The outcomes of human epidermal growth factor receptor 2 (HER2)-positive breast cancer was dramatically changed by the introduction of targeted therapies against the HER2 receptor (1). The monoclonal antibody trastuzumab was the first HER2-directed treatment that demonstrated, together with chemotherapy, a significant improvement in treatment outcomes of this subgroup of patients, both in the metastatic (2) and neo-/adjuvant (3-7) settings, thus becoming the mainstay of treatment in HER2 positive breast cancer. The remarkable results achieved led to the development of additional HER2-targeted drugs, raising the hypothesis of a double-HER2 blockade against breast cancer.
Pertuzumab, a humanized monoclonal antibody binding different domain of HER2 receptor compared with trastuzumab (8), showed impressive results in prolonging progression-free survival (PFS) and overall survival (OS) when added to trastuzumab and docetaxel as first-line treatment for metastatic HER2-positive breast cancer, as described by the CLEOPATRA study, with an acceptable toxicity profile (9). Findings in metastatic disease were translated into the neo-adjuvant setting, as described in the phase 2, randomized, multicenter, open-label, NeoSphere trial (10). The addition of pertuzumab to standard of care (trastuzumab plus chemotherapy) resulted in a significant increase in the pathological complete response rate, which switched from 29.0% to 45.8% (10). Moreover, neoadjuvant treatment with pertuzumab resulted in more favorable 5-year PFS and disease-free survival (DFS) (11), even if the trial was not powered to detect differences in survival. These favorable assumptions open the way to the investigation of pertuzumab plus trastuzumab and chemotherapy in the adjuvant setting for HER2-positive breast cancer.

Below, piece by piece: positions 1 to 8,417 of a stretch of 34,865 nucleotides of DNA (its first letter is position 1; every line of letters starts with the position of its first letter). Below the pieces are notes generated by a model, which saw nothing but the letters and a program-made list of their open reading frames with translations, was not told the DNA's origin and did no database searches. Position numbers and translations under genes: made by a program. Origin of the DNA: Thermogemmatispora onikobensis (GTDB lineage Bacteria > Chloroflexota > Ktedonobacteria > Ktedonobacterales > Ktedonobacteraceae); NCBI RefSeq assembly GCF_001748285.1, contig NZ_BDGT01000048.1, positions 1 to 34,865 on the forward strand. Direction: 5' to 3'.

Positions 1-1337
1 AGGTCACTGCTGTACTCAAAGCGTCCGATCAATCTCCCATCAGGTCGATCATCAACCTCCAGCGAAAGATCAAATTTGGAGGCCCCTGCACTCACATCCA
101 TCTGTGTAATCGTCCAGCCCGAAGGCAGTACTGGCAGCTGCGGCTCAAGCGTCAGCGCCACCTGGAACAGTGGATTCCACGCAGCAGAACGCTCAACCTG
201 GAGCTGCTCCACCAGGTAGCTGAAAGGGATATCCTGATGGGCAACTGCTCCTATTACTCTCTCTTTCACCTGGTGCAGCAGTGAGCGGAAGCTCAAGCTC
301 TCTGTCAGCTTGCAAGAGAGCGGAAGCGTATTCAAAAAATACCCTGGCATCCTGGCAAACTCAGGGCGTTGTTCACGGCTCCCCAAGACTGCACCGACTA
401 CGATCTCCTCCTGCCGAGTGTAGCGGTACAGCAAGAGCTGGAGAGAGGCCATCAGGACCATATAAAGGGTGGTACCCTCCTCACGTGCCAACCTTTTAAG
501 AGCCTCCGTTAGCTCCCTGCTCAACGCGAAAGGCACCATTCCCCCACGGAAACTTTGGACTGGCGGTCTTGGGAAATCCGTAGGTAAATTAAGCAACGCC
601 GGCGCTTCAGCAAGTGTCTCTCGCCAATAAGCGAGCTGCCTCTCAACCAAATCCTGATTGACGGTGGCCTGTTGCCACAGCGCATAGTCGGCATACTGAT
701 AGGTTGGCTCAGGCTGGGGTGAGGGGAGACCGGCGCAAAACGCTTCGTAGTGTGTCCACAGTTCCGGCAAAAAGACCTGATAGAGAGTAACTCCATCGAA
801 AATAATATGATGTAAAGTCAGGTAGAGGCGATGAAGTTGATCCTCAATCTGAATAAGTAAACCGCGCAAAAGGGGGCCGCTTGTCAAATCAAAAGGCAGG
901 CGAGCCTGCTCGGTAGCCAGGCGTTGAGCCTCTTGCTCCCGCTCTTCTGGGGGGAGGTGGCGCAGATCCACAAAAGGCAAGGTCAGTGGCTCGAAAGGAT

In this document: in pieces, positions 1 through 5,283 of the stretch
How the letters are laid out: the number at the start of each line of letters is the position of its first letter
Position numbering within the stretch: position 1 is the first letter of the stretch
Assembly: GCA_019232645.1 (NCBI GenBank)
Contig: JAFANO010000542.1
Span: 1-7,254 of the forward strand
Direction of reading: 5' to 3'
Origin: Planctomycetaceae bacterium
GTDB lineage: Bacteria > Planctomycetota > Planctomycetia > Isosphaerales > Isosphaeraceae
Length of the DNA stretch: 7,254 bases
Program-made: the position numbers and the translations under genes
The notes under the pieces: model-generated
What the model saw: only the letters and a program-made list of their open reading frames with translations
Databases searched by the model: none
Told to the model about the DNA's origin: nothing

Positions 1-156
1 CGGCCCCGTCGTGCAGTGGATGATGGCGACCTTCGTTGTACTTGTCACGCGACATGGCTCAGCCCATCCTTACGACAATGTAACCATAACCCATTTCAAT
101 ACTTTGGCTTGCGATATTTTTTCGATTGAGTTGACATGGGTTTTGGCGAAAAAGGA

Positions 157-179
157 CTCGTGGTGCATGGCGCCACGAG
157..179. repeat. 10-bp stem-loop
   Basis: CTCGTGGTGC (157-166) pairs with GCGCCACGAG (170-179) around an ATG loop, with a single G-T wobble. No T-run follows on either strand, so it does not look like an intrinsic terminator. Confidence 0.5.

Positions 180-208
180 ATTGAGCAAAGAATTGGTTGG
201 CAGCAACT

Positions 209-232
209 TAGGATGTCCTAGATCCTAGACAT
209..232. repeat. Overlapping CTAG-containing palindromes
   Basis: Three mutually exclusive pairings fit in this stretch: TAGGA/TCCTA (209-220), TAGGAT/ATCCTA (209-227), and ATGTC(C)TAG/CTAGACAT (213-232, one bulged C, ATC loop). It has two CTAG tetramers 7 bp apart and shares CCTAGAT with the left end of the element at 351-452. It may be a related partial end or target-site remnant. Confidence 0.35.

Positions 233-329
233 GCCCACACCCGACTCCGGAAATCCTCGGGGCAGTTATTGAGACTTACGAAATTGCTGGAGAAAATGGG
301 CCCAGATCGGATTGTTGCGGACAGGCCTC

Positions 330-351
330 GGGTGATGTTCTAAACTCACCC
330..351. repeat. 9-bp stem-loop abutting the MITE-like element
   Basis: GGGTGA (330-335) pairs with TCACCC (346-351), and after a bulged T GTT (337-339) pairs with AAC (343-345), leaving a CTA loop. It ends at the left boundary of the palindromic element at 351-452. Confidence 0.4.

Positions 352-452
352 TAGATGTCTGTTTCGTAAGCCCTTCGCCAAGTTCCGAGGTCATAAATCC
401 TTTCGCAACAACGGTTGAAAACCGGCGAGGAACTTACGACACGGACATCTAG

Recently, von Minckwitz et al. have reported the results of APHINITY (12), a prospective, randomized, multicenter, double-blind, placebo-controlled trial. From November 2011 through August 2013, a total of 4,805 patients with non-metastatic, adequately excised, histologically confirmed invasive HER2-positive breast cancer were randomly assigned to receive chemotherapy and 1 year of treatment with trastuzumab plus pertuzumab (N=2,400) or chemotherapy and 1 year of treatment with trastuzumab plus placebo (N=2,405) as adjuvant treatment. Either node-positive disease or node-negative with a tumor diameter greater than 1.0 cm were eligible. Patients with node-negative tumors between 0.5 and 1.0 cm in diameter were initially included if at least one high-risk feature was present. The primary end point was invasive DFS, an acceptable surrogate of long term outcomes in the adjuvant setting (13).
Consistently with what observed in the metastatic and neoadjuvant settings, the addition of pertuzumab to trastuzumab and chemotherapy in the adjuvant setting led to significant outcome improvement.